The Last Man On Rainey Street Vowed To Stay. Now He's Glad He Left.
The house at 71 Rainey St. leans.
It bows to the left, toward Javelina, the bar next door where you can order a Psycho Chicken, a mezcal drink with honey and habanero. The house crouches beneath an awning of trees and a 30-story condo building across the street where luxury is “uncompromising.”
The owner of 71 Rainey was also “uncompromising” – until last year when being the last man on Rainey became too much.
“It was my time to get out of there,” said John Contreras, who moved in September. "I'm glad I got out of there."
Through dozens of voicemails in 2018 and 2019, Contreras had described to KUT what it was like to live on a rapidly gentrifying street – and to be the lone holdout. Drunk people wandered into his yard, ignoring the “private property” sign he’d put on the white wooden house. Through it all, Contreras had been determined to stay.
“Living here, it’s not easy," he told KUT back in September 2018. "Never has been. But I guess it’s a self-determination thing.”
But last summer he put his home up for sale and by the fall, Contreras, 66, was the last of the original homeowners on Rainey Street to sell. He never describes leaving as a choice; he calls it inevitable, he calls it “progress.” But he also says he’s happy he did.
“To me, I was like living OK – or at least I thought I was living OK – but actually, I wasn’t, you know?” Contreras said in November. “I was kind of miserable.”
'Rainey Street Came To Me'
“I didn’t come to Rainey Street,” Contreras said in a voicemail last August. “Rainey Street came to me.”
Contreras says his grandparents bought the house in the 1940s for roughly $1,750. He lived there off and on as a kid, and moved into it in 1989.
Around the same time, the City of Austin was considering whether to build a convention center at Second and Trinity streets. Residents began to sense their neighborhood would soon become a part of downtown; some reached out to real estate developers, trying to secure any profit from encroaching development.
Decades passed before much changed. Then, in 2005, the City Council voted to rezone the street so the single-story homes that defined the area could open as businesses. (Many of them are now bars.)
Families sold their homes and left. Contreras decided to stay, despite everything: pressures from family to sell, drunk people peeing in his yard and the city threatening to fine him unless he made repairs he couldn’t afford.
“This is my house,” he said in a voicemail last year. “After a while, I guess, with age you just want to live out your life in a place you call home.”
'It's A Done Deal'
Then, in June 2019, a “for sale” sign went up in front of 71 Rainey, listing the home and the land underneath it for $2.65 million. It sold in a matter of months – for more than the listed price. (Contreras asked KUT not to publicize the final sale price, while the realtor and buyer refused to confirm it.)
When asked why he eventually sold, Contreras said the decision came down to timing.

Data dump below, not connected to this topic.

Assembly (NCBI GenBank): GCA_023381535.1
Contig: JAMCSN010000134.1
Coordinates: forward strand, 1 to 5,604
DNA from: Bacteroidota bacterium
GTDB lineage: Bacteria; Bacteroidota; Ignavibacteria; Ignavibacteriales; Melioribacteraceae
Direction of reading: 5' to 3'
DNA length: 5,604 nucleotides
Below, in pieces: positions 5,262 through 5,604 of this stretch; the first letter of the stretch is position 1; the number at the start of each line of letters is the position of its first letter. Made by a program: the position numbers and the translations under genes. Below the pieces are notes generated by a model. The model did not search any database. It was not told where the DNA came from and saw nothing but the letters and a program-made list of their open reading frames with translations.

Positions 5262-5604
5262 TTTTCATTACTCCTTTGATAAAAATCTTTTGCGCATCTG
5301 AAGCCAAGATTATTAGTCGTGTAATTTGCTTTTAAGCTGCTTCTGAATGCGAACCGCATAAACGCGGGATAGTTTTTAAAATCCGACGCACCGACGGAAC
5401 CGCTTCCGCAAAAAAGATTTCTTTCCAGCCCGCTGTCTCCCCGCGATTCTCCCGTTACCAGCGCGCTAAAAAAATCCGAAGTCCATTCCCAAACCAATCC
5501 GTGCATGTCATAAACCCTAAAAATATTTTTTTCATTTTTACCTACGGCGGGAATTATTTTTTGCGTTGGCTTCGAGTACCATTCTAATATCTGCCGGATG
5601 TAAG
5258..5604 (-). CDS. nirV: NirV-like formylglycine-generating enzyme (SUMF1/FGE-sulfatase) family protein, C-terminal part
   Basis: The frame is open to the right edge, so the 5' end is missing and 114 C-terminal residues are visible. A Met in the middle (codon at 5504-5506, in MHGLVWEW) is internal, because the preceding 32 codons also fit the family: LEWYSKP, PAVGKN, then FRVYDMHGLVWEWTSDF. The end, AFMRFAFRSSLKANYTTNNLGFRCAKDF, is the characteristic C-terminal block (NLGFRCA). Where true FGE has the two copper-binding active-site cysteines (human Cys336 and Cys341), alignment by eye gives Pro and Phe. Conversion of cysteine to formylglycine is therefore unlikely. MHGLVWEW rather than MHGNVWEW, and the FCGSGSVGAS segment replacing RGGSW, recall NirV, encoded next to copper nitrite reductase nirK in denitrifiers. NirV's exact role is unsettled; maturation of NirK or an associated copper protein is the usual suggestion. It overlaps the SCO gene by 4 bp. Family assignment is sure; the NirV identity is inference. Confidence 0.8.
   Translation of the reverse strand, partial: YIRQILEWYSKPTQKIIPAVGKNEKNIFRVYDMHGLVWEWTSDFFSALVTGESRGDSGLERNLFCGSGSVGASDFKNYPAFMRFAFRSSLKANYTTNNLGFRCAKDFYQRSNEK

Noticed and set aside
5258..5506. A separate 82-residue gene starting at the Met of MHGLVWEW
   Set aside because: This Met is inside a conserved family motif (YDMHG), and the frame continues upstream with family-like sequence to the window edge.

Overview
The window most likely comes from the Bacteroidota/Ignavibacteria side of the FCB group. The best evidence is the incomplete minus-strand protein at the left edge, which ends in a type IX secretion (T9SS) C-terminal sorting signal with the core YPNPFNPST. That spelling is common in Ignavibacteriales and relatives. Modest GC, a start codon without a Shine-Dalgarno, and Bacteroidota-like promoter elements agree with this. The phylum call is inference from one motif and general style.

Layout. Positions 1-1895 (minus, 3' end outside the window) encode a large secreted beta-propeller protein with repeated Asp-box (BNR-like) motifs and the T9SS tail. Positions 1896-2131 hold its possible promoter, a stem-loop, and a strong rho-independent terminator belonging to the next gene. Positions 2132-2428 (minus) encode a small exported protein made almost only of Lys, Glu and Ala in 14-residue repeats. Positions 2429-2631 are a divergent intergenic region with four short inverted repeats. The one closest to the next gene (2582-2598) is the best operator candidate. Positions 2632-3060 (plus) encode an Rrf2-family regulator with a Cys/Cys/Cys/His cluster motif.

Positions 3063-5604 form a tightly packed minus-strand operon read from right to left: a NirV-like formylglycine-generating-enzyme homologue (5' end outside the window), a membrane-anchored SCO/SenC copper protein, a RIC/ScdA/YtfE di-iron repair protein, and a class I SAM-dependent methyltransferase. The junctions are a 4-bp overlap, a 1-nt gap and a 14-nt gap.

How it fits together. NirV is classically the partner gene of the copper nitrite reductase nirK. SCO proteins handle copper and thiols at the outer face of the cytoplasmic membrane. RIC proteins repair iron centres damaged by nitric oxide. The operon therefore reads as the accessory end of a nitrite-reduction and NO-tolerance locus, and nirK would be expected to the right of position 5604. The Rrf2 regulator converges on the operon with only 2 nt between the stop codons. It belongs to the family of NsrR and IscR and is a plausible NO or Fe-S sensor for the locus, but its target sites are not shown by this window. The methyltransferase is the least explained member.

He said the condition of the house, the drunk people bothering him and the pressure from family all converged, unraveling his determination to stay put.
“It’s a done deal,” Contreras said in a voicemail in September. “I’m in the last few days of getting out of here.”
71 Rainey St. was bought by downtown bar owner Bob Woody, who owns several Sixth Street bars including Blind Pig Pub and Shakespeare’s. Woody would not comment on his plans for the home, but Contreras said he was told it would become a bar.
But it’s unclear when. Design firm Clayton & Little asked the city in November to review the possible removal of trees from the property. Because the house is in a historic district, the city could declare it a landmark, making demolishing it a real challenge.
'I Was Living In My Own Little World'
While Contreras said he had come to terms with moving out of 71 Rainey, leaving wasn’t easy.
“I’m gonna miss this old place,” he said days before moving out.
Contreras moved into an apartment in North Austin, in the same building as one of his sons and three of his grandkids. He said he likes being close to family, knowing he can help out on short notice.
Though Contreras said he has trouble sleeping, it’s easier to do so off Rainey.
“Now that I’m out of there,” he said, “I like silence at night.”
He also said there had been mold in the house, a situation that worsened every time it rained. He said he was pretty certain the property was making him sick – and not just physically. Contreras said it both protected and isolated him from the chaos outside.
“I was living in my own little world – cocooned – you know what I’m saying?” he said in November. “I know it sounds incredible. How in the world can somebody be in a cocoon on Rainey Street?”
Contreras said now that he’s out of the house, he has a new perspective on things at 71 Rainey. He went back a few months ago to collect mail that hadn’t been forwarded.
“I saw it for what it is,” he said. “It’s an ugly old house and if it wasn’t for memories, nobody would want to live there.”
And now, perhaps, nobody will.
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